In training to be a therapist, I heard a lot about adolescence being closely related to toddlerhood. They both involve a lot of changes that aren’t easy to mediate, and they focus on the dance of separation and connection.
Traditional thinking in our society focuses a lot on the independence gained, both during toddler years and the teens. Teaching toddlers to get back up after they fall down is emphasized, as well as teaching toddlers to separate from their caregivers without anxiety.
In the teen years, our societal celebration of independence looks more like a heavy sigh and an acknowledgement that at this age, peers become more important than parents. The school day is longer, extra-curricular activities are more demanding, and no one likes a helicopter parent. To avoid being an uncool, intrusive parent, we back off.
The teen who is acting out has the potential to create even more distance. When “how was your day?” is met with sullen quiet, many parents sigh and move on. Who wants to set themselves up for a rude encounter? The natural consequence of adolescent rudeness is less social interaction, right?
Yes. But in the same way that we don’t allow our toddlers to experience the natural consequence of playing in the street, leaving our teens isolated from quality adult interaction is dangerous.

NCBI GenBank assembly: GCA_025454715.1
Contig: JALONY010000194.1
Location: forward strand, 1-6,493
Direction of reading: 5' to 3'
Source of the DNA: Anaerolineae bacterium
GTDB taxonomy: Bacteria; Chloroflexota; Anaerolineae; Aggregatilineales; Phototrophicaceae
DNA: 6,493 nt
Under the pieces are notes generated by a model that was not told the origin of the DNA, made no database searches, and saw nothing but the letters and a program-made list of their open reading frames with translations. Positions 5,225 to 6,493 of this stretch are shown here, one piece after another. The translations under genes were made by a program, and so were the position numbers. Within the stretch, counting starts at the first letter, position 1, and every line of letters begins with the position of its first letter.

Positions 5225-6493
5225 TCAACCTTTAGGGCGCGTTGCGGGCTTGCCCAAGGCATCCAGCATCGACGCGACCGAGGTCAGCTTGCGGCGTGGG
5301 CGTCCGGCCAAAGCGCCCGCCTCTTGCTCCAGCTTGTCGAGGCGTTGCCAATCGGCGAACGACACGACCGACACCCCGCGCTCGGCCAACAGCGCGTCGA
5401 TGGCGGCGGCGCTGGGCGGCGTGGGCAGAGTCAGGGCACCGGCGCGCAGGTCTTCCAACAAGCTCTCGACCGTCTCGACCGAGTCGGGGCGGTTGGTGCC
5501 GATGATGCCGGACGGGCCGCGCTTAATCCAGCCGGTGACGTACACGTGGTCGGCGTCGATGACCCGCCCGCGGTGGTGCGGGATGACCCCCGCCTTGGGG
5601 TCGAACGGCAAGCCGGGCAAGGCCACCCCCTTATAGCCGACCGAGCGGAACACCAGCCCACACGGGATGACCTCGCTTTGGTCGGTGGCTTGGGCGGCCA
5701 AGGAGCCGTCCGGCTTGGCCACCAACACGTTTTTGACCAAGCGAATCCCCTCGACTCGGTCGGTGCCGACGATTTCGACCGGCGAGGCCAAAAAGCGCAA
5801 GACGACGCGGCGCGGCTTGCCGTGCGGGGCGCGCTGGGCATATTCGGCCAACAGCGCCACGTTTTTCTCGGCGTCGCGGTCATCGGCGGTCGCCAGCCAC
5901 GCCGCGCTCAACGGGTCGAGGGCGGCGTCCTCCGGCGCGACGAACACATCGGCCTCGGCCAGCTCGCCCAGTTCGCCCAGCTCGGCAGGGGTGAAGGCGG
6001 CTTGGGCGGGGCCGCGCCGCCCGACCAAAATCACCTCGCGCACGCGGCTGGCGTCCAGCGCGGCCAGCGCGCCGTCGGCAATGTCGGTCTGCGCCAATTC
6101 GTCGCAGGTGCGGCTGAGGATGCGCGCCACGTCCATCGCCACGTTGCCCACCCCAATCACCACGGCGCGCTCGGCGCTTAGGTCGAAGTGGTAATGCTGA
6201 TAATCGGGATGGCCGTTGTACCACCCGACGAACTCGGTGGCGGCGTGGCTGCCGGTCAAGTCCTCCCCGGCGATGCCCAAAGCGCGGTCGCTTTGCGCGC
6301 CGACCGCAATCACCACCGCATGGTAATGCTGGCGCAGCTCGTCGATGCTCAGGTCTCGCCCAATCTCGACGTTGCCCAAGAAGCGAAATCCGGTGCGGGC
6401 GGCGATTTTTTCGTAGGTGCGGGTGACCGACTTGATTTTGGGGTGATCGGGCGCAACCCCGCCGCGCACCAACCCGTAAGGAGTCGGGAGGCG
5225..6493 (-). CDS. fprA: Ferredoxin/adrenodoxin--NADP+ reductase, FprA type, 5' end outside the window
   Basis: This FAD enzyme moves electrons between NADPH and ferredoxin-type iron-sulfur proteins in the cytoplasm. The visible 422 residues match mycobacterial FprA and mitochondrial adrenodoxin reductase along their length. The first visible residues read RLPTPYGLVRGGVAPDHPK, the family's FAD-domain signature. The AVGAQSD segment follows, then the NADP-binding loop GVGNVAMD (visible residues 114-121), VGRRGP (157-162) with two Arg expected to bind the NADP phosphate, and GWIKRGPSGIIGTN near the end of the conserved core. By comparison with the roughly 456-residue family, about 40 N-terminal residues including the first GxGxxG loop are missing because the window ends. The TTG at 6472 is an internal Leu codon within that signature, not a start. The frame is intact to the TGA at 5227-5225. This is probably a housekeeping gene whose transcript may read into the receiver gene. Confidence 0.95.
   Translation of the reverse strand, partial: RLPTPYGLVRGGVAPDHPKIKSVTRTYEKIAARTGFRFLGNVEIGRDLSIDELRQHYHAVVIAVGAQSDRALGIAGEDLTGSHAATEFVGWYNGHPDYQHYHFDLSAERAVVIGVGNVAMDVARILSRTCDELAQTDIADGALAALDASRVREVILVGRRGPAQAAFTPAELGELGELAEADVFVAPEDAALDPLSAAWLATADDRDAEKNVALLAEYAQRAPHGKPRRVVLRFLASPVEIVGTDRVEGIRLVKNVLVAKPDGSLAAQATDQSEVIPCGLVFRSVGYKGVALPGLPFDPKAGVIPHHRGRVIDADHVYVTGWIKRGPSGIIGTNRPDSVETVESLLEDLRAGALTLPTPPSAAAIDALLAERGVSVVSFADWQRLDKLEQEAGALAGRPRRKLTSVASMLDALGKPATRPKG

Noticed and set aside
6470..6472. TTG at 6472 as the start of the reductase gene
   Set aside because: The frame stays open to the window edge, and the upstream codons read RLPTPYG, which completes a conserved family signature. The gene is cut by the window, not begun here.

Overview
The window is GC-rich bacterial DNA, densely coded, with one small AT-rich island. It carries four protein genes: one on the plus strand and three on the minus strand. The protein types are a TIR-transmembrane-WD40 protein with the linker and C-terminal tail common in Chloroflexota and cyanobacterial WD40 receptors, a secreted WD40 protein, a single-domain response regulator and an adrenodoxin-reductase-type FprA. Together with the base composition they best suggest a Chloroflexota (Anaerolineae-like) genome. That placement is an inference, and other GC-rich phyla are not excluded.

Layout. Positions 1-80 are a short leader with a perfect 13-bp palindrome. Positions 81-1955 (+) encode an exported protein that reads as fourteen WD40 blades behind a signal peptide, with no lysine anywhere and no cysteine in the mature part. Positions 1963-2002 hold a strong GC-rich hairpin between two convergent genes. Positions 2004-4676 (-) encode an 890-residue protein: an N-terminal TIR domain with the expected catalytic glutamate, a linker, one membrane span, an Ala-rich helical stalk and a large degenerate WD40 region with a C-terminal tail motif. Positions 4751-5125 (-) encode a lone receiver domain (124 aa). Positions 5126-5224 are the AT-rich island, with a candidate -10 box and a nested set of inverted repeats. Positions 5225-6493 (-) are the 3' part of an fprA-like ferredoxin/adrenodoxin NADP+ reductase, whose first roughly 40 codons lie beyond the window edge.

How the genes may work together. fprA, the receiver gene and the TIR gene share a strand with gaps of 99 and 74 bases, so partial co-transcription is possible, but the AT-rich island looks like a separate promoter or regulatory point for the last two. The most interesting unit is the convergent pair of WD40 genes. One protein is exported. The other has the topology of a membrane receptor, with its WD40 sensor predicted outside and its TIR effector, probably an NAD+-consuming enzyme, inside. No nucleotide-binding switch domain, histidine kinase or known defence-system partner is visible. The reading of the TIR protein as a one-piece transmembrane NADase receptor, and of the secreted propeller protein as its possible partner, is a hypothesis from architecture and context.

Traditional family therapy textbooks see parenting as happening on a spectrum ranging from hands-off to controlling, and would help families find a spot somewhere close to the middle.
While balance is certainly important, current neuroscience urges us to shift direction. Instead of seeing parenting as on a continuum ranging from laissez-faire to authoritarian, let’s add another axis– one of connection and disconnection.
Throughout the parenting journey, it has been a relief to find a specific tool or piece of advice that “fixes” whatever is wrong. Whether it’s a technique for assertive communication, natural consequences, helpful routines or family meetings, a new tool can be so comforting. The biggest tool for adolescence is being present. Simple, yet it’s one of the most challenging things we do as parents.
Due to the developing connections in the adolescent brain, what is needed is a trusted mature brain to stay present and assist in navigating the tricky emotional terrain of this stage. Thanks to the adolescent’s mirror neurons, and the strength of modeling as a teaching tool, the act of remaining still and available during emotional turmoil helps teach the adolescent how to mediate strong emotions.
For the time being, set aside notions of authority and independence, control and permissiveness, and instead focus on making a solid connection. The connection axis is the one that matters. If a solid relationship is there, problem-solving, responsibility, empathy and self-control can all evolve. There are families all along the spectrum of traditionally strict and permissive who send compassionate, disciplined young adults into the world. The secret is connection.